"The stunningly beautiful and imaginative set design by New York-based Paul Tate de Poo III, inspired by the Art Deco riches of the historic Will Rogers Auditorium itself, is—to quote the show’s Twenties slang—a peach. His backdrop painting of a New York cityscape of the 1920s—a “rhapsody in blues” homage to early 20th century painters such as Joseph Stella or John Sloan, perhaps?—drew a gasp and murmur when the curtain went up on opening night. A particularly beautiful Art Deco latticework panel dropped down at intervals to fill the stage, a layering device that let the next scene slowly reveal itself as the screen was lifted away" 

-  TheatreJones

"Prism Theatrics makes quite a splash with their inaugural production. The production values of this Millie are stellar. The set design, by Paul Tate dePoo III is truly incredible and looks every bit as impressive as a Broadway stage." 

- The Examiner 

The strongest, most professional aspect of this production is its whimsical, expressionistic set, framed in Art Nouveau latticework flats that flow in and out with ease and speed. Far upstage a detailed, multi-faceted grey-hued panorama of New York City circa 1920 graces the full width and breadth of the back wall, giving a tangible, enticing sense of place to the production. (Set Designer — Paul Tate dePoo). It is one of the best articulated set designs I’ve seen in the region this year.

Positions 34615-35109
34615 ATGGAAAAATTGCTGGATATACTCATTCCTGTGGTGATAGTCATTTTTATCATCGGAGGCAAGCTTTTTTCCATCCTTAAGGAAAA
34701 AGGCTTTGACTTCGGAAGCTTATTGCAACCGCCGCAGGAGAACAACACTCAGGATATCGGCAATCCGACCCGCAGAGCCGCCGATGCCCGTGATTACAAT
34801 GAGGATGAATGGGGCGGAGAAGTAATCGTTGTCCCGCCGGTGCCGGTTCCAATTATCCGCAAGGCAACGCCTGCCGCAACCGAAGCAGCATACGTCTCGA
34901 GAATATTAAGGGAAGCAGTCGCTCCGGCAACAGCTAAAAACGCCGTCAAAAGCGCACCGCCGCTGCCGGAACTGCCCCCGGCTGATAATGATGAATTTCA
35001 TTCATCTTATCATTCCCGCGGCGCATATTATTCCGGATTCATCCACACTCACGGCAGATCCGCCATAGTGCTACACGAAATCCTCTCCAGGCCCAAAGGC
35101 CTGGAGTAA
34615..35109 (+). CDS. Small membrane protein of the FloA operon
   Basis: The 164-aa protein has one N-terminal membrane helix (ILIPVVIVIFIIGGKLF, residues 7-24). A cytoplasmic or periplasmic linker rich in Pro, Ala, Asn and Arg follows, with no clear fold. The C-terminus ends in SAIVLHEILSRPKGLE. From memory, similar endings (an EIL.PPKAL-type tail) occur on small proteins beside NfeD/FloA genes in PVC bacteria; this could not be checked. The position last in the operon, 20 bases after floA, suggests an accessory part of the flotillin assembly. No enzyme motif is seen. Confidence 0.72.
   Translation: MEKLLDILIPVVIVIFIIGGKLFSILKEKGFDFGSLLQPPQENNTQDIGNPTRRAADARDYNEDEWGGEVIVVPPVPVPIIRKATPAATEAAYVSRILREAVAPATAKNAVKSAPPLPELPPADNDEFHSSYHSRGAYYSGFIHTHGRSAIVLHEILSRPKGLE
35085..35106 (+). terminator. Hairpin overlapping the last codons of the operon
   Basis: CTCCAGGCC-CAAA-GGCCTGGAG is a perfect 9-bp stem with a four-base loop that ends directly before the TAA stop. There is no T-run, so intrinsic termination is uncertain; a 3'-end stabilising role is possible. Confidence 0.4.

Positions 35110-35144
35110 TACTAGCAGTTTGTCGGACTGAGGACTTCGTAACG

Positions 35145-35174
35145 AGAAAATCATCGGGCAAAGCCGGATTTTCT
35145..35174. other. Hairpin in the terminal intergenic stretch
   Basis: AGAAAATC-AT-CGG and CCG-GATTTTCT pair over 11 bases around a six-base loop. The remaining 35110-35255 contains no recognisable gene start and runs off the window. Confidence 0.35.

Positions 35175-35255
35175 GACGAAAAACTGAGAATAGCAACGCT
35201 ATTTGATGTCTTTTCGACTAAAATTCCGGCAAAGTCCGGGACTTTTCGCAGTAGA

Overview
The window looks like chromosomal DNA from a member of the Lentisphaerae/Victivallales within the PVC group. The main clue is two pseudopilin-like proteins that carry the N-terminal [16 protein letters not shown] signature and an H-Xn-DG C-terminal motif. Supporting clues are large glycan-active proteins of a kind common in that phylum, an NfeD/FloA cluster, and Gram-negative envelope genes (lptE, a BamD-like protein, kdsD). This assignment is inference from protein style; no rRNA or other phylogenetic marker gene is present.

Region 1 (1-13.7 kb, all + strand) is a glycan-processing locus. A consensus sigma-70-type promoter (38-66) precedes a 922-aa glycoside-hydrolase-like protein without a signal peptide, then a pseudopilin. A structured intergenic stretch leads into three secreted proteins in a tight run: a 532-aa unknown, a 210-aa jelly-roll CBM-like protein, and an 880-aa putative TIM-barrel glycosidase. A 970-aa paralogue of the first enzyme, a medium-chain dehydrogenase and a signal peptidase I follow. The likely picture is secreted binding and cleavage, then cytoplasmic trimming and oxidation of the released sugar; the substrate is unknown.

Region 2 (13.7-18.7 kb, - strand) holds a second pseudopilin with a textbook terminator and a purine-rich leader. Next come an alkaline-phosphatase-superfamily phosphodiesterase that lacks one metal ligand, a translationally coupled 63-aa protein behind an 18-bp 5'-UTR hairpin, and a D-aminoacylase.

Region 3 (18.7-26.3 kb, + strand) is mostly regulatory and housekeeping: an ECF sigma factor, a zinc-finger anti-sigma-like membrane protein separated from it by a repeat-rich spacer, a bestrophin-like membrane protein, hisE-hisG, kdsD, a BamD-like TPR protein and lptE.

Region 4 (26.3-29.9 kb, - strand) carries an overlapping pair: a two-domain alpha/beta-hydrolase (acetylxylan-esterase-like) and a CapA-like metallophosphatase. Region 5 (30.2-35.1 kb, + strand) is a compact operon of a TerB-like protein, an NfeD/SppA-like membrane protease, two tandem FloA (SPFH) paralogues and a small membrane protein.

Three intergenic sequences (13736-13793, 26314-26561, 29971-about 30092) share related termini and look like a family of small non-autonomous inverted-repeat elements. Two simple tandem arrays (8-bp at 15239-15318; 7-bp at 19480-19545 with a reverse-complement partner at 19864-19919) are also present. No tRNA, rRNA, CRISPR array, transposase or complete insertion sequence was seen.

- Critical Rant 





Directed By:

Brandon Mason

Scenic Design:

Paul Tate dePoo III

Costume Design:

Tristan Raines 

Lighting Design:

Zach Blane

* Thoroughly Modern Millie is a high-spirited musical romp that has all of New York dancing the Charleston. It’s the zany new 1920’s musical that has taken Broadway by storm, winning the Tony Award for Best Musical. The show has music by Jeanine Terori, lyrics by Dick Scanlan, and a book by Richard Morris and Dick Scanlan. Based on the 1967 film of the same name, Thoroughly Modern Millie tells the story of a small-town girl, Millie Dillmount, who comes to New York City to marry for money instead of love – a thoroughly modern aim in 1922.